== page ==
Building new bridge in Pacifica means balancing delicate needs of nature

The 60-year-old bridge over San Pedro Creek in Pacifica has been demolished, and a bigger, stronger bridge is going up in its place all while balancing the delicate needs of endangered species in the area.

Graniterock’s Construction Division has been hard at work on the new Highway 1 bridge for a year, including a scheduled non-working period of six monthstied to the threatened red-legged frog and Central California coast steelhead trout.

More than 160 red-legged frogs were safely relocated from the project area.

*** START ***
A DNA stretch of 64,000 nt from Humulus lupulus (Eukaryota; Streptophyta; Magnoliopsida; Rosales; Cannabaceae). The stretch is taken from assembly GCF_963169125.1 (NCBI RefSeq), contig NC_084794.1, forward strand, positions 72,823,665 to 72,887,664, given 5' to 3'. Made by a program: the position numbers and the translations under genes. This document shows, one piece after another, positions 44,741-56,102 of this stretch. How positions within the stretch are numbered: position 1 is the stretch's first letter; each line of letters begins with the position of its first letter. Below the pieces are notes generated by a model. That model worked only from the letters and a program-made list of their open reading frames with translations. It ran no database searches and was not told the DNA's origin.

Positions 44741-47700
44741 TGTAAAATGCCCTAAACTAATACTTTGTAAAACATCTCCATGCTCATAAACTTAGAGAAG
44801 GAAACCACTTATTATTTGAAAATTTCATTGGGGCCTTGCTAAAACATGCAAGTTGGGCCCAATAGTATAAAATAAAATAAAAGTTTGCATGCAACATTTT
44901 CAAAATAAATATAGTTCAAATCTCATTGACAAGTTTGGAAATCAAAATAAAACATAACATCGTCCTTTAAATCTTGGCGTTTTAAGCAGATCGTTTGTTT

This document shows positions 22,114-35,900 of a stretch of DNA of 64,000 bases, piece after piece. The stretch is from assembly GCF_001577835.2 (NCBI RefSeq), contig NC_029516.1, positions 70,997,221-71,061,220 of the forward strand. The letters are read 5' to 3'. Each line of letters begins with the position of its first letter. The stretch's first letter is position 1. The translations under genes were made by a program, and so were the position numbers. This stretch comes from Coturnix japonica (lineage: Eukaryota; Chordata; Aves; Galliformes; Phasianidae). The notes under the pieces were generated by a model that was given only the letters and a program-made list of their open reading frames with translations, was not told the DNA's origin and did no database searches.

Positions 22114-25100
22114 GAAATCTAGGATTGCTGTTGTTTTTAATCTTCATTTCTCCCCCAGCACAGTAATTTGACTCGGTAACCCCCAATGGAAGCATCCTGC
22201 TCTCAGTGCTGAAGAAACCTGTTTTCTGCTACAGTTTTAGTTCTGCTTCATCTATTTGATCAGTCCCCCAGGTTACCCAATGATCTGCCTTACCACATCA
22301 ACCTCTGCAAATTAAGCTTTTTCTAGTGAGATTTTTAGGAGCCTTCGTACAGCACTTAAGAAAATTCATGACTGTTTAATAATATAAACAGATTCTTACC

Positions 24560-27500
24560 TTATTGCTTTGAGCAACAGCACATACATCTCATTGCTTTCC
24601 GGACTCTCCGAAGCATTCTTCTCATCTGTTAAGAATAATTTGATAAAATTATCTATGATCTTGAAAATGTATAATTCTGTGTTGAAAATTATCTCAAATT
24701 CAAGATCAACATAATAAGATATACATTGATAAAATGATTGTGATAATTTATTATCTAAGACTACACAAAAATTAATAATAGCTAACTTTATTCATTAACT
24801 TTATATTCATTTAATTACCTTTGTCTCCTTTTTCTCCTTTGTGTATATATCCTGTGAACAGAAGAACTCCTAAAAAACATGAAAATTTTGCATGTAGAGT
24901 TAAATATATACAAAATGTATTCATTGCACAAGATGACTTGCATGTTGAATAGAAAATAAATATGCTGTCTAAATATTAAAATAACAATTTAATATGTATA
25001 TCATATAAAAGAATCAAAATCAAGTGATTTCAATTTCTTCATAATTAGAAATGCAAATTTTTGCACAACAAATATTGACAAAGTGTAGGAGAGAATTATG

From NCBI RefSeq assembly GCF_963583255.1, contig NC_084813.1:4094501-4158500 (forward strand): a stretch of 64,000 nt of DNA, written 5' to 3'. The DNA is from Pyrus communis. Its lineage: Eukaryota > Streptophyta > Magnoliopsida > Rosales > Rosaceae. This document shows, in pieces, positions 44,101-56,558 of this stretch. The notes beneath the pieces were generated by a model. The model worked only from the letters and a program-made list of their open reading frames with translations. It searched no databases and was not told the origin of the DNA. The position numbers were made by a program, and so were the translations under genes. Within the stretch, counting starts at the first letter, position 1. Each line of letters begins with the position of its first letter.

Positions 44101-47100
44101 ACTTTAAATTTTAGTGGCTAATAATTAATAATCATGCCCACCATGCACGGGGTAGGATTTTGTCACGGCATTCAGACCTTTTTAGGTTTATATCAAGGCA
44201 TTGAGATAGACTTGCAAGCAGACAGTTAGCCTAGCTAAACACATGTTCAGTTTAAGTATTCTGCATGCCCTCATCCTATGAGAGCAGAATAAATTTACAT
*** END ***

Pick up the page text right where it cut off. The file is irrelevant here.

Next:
The project was shut down from October to April due topermit requirements from the U.S. Department of Fish and Wildlife and the National Marine Fisheries Service.

The new bridge will be 140 feet long and 63 feet wide, and is designed to meet current seismic standards.

The $7.5 million bridge-widening project also involved widening the creek and excavating 5,000 yards of dirt.

“This is primarily a flood mitigation job,” said Caltrans resident engineer Charles Koos. “It’s designed for the 500-year flood.”

Graniterock expects to complete the new bridgein October.

The excellent work of estimators Rob Snyder and Paul Brizollara won this job for the Company.

The project has been managed by Kevin Jones, John Garcia, Kyle McLean and Matt Wadiak.

The site work crew consists of Josh Armer, David Duckworth, Jesus Belmontes, Joseph Gernler, Thomas Harmston, Ivan Penaloza and Fausto Gallardo.

The structures crew is Mark Hurley, Angelo Flores, Jorge Olivares, Santiago Guzman, Douglas Bailey and Jose Teruel.